A caravan of roughly 30 vehicles slowly made its way through Hayden and north Coeur d’Alene neighborhoods on Wednesday, each trailing the flashing red and blue lights of a Kootenai County Sheriff’s Office escort.
Holding a pink sign that read “The best teachers in the world,” Atlas Elementary second-grader Mason Melison’s eyes lit up as each car passed his home, where he and his family stood in the driveway.
“Be sure to read your books tonight, kids,” a voice blasted from the megaphone on a sheriff’s deputy’s patrol car.
This parade – a gathering done in separate vehicles as a form of social distancing amid the worldwide coronavirus pandemic – was for the kids, courtesy of their teachers.
They already miss each other.
With area schools recently closing their doors to help curb the spread of the virus, Atlas Elementary staff members planned a parade to help keep their students’ spirits up as many have been cooped up inside their homes due to official mandates.
On Wednesday, Idaho Governor Brad Little invoked a 21-day “stay home” order, limiting Idahoans to essential activities such as going to the grocery store or picking up to-go orders from local restaurants.
Atlas Elementary fifth-grade teacher Rebekah Comstock gathered most of the school’s staff at a parking lot meeting, in which they communicated from the seats of their respective vehicles, before the mandate went into effect.
“We thought this would be so fun to do for our kids,” Comstock said. “We miss our kids. It’s our community, it’s what we do.”
Other elementary schools in the Coeur d’Alene school district had recently done a by-car teachers parade, Comstock said, including Ramsey and Skyway.
Comstock sent an email out to other Atlas Elementary employees on Saturday to gauge their interest in a parade before ironing out the particulars.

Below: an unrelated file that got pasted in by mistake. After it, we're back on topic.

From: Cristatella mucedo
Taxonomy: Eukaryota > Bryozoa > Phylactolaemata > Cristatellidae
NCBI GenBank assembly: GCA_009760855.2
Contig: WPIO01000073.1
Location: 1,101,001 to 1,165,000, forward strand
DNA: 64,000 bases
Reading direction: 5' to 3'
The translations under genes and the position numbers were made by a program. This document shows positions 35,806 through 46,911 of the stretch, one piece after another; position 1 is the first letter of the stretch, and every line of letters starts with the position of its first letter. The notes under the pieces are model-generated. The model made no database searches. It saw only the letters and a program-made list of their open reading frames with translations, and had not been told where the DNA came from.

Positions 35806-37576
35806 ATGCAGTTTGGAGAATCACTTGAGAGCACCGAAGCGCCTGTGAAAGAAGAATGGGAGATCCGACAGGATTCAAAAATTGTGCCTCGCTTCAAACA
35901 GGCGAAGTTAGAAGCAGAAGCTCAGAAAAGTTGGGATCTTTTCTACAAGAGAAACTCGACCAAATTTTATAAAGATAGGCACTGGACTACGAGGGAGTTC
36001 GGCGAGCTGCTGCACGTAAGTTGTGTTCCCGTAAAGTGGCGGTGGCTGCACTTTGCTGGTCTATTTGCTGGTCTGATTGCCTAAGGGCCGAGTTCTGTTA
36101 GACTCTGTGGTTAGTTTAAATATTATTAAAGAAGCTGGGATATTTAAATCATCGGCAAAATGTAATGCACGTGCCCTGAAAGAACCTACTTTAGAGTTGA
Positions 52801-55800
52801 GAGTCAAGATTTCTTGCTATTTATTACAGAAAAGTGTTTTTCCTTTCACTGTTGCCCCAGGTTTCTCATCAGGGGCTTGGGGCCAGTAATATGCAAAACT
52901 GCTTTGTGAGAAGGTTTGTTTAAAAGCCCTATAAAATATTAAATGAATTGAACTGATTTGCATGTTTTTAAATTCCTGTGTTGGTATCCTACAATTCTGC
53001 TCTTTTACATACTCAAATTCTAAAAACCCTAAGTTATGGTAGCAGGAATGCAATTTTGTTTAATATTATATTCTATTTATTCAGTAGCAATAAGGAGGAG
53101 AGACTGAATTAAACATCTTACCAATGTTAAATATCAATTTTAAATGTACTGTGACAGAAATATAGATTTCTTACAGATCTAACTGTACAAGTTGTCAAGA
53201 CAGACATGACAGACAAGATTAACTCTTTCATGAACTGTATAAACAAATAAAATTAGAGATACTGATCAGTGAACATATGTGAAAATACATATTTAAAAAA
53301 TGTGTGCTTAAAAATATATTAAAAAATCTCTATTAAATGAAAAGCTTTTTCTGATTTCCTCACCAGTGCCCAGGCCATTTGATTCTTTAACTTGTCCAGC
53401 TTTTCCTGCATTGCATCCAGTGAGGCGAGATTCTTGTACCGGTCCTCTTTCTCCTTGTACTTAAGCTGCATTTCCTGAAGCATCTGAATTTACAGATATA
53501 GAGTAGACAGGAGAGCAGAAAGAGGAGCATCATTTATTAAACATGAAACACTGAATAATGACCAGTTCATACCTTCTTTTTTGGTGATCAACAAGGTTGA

The school sent an email Monday to parents to alert them of the parade that would roll through the streets in Atlas Elementary’s boundaries. On Tuesday, Comstock created the parade’s map and took four hours to test its time-specific route.
Under gray skies following an early-morning snowfall, the caravan took about three hours Wednesday afternoon.
The chilly weather didn’t deter dozens of students and their parents, many of whom waited on their porches with various handmade signs and balloons to recognize their teachers, who waved from their vehicles.
Gabe Covey, a fifth-grade Atlas student, created a colorful sign the night before.
“Mrs. Comstock is my favorite teacher, so this sign says ‘I miss you,’ ” he said. “It took me about 10 minutes to make it.”
The teachers also had signs on their vehicles to greet the students as they honked and waved. One teacher mounted a sizable moose stuffed animal on top of the hood.
Many residents unaware of the parade looked from their windows and their doorsteps in confusion as the caravan briefly gridlocked each residential street.
Amy Covey, Gabe’s mother, was thrilled.
“This is a big deal, because we’re locked in our houses, we’re not playing with the neighbors, and nobody is really hanging out with their school friends,” Amy said. “We’ve been trying to keep busy, and this is another activity to show our appreciation for the teachers setting this up.”
“The teachers said they’re doing this to brighten their spirits,” she added. “So we’re repaying the favor and letting them know we’re thinking of them.”
Local journalism is essential.
Give directly to The Spokesman-Review's Northwest Passages community forums series -- which helps to offset the costs of several reporter and editor positions at the newspaper -- by using the easy options below. Gifts processed in this system are not tax deductible, but are predominately used to help meet the local financial requirements needed to receive national matching-grant funds.
Subscribe to the Coronavirus newsletter
Get the day’s latest Coronavirus news delivered to your inbox by subscribing to our newsletter.